Penn State Receiving Chart (Michigan): The Trio of Freshmen Once Again Pace the Group

By Nick Polak on November 7, 2018 at 8:30 am
Penn State Wide Receiver Mac Hippenhammer

© Rich Barnes-USA TODAY Sports

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Welcome to the Penn State receiving chart. Each week we'll show you what happened when each receiver was targeted in the most recent game. There may be a few differences here and there from the stat lines you see on ESPN, Sports Reference, or elsewhere, but I'll try to make sure to explain each of those differences below.

It's hard to make plays as receivers when you don't get the ball! Most of these guys never even had a chance to make an impact thanks to arguably the worst performance of McSorley's career (which makes sense since he's hurt!).

Receiving Chart (Michigan)
Receiver Catch Rate Completion % Yards Drops Down (1/2/3/4) TD
Pat Freiermuth (TE) 3/3 100% 51 - 1/1/1/0 0
Jahan Dotson (WR) 2/3 66% 29 - 1/0/1/1 0
K.J. Hamler (WR) 1/3 33% 20 - 3/0/0/0 0
DeAndre Thompkins (WR) 0/2 0% 0 - 1/1/0/0 0
Miles Sanders (RB) 1/1 100% 9 - 0/1/0/0 0
Journey Brown (RB) 1/1 100% 9 - 1/0/0/0 0
Nick Bowers (TE) 0/1 0% 0 - 1/0/0/0 0
Mac Hippenhammer (WR) 0/1 0% 0 - 0/1/0/0 0
Brandon Polk (WR) 0/1 0% 0 1 0/1/0/0 0
  • As you've surely heard by now, there were only three passes completed to wide receivers by both quarterbacks combined. McSorley missed on plenty of throws (and Stevens threw the bad interception), so the blame shouldn't fall completely on the receivers for that fact. Still, you'd hope that they'd be able to adjust to the single coverage they faced most of the day and find ways to get open for easy completions.
  • Freiermuth again proved that he is arguably the most consistent receiver the team has. He went three for three, including a nice juggling catch down the seam, and the opening catch of the game. He's developed a good rhythm with McSorley on deeper crosses and post routes, to the point that he might the senior quarterback's most-trusted target.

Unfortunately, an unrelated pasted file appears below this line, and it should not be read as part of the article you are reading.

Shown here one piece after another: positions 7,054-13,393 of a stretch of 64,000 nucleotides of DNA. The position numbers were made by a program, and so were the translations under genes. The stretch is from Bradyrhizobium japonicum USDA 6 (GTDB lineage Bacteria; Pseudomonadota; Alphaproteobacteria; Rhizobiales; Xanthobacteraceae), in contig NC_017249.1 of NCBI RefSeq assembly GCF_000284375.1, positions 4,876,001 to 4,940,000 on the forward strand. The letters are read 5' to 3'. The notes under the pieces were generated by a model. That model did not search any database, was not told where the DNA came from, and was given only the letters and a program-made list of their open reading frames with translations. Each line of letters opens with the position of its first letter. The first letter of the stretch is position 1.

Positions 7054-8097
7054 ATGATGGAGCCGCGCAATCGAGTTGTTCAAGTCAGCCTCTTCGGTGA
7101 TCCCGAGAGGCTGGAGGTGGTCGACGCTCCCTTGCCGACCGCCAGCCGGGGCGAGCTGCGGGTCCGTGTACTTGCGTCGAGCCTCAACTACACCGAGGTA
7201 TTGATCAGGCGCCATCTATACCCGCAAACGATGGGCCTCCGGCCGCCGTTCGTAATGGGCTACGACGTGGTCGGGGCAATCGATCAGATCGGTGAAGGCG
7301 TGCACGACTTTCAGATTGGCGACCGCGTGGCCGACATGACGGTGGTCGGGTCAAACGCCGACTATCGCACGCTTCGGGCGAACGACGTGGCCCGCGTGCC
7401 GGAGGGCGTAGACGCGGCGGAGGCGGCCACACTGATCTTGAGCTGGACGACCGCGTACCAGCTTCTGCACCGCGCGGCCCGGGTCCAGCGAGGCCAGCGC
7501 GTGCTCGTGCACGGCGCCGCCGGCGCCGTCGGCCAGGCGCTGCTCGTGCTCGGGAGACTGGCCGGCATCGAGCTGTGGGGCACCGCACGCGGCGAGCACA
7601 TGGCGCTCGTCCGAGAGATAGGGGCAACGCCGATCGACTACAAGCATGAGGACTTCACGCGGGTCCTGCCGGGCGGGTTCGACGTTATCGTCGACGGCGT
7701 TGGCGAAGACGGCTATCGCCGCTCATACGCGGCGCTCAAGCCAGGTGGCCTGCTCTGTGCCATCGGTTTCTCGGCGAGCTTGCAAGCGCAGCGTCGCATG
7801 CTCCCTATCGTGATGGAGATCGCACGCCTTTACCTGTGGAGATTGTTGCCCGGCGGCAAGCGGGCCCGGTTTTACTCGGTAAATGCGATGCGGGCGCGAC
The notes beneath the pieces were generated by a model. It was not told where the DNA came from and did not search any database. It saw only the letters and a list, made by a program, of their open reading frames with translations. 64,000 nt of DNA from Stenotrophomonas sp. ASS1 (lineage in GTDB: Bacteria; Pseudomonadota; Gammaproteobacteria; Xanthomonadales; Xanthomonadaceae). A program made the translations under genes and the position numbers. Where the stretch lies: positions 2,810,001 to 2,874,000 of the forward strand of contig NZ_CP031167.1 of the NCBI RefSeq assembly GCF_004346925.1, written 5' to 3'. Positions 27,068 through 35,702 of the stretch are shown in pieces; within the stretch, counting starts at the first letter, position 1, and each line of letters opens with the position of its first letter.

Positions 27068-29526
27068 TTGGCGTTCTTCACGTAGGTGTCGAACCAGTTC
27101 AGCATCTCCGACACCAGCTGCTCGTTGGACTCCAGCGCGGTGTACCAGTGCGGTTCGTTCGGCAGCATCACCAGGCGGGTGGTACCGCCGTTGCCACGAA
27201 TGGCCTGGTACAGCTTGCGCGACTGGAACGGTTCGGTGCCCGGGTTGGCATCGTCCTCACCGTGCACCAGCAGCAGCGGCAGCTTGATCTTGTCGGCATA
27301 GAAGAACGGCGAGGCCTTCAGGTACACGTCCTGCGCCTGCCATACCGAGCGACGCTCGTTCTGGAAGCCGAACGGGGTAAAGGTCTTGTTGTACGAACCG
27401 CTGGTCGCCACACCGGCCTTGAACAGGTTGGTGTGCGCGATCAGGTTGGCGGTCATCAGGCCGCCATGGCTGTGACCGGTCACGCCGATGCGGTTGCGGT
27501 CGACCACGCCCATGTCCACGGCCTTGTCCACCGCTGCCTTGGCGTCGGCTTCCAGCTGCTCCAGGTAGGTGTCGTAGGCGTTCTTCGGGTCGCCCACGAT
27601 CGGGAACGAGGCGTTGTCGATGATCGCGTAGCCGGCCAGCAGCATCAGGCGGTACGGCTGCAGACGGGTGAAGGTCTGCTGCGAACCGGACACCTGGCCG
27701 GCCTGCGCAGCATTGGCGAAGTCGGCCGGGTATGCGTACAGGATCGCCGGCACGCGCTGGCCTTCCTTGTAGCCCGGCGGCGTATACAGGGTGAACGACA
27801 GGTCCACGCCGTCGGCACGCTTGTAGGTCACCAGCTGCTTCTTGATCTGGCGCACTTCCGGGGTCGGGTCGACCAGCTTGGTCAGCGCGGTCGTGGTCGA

• Jahan Dotson, who was recently given a full green light to burn his redshirt, again flashed his potential.  A nice grab on a post route and an excellent grab on a bail-me-out toss from Stevens on fourth down gave him two more chances to show that he deserves playing time. Whether it means playing two slot receivers at once or moving one of Hamler or Dotson to the outside, these two guys need to be on the field as much as possible over the next three weeks.
  • Speaking of Hamler, a quiet day for him against many of his former teammates and opponents during his high school years in Michigan. He had the one nice grab on a deep and long-developing crossing pattern, but never had a chance outside of that. After an Iowa game that saw Ricky Rahne find really creative ways to get him the ball, there was no creativity for Hamler in this one. Which is disappointing to say the least.
  • Thompkins played very well against Iowa, but was given no chance to make an impact against Michigan. He had a wide open touchdown that McSorley badly overthrew, and had lots of green in front of him on a short crossing pattern that McSorley threw behind him.
  • Sanders and Brown each had grabs out of the backfield, begging the question once again of why they aren't a bigger part of the passing game. Sanders made a beautiful cut to spring himself for nine yards, which was the only chance he had to make a defender miss in space. And he did it! Like he's done on every pass he's caught this year! Throw him the ball!
  • Brandon Polk, dude. He had his only target in both hands and on his chest, and couldn't make the catch (and very nearly handed Michigan an early interception). There's not much left to say about his struggles this year, other than that the time has come to find someone new to take his spot in the lineup.
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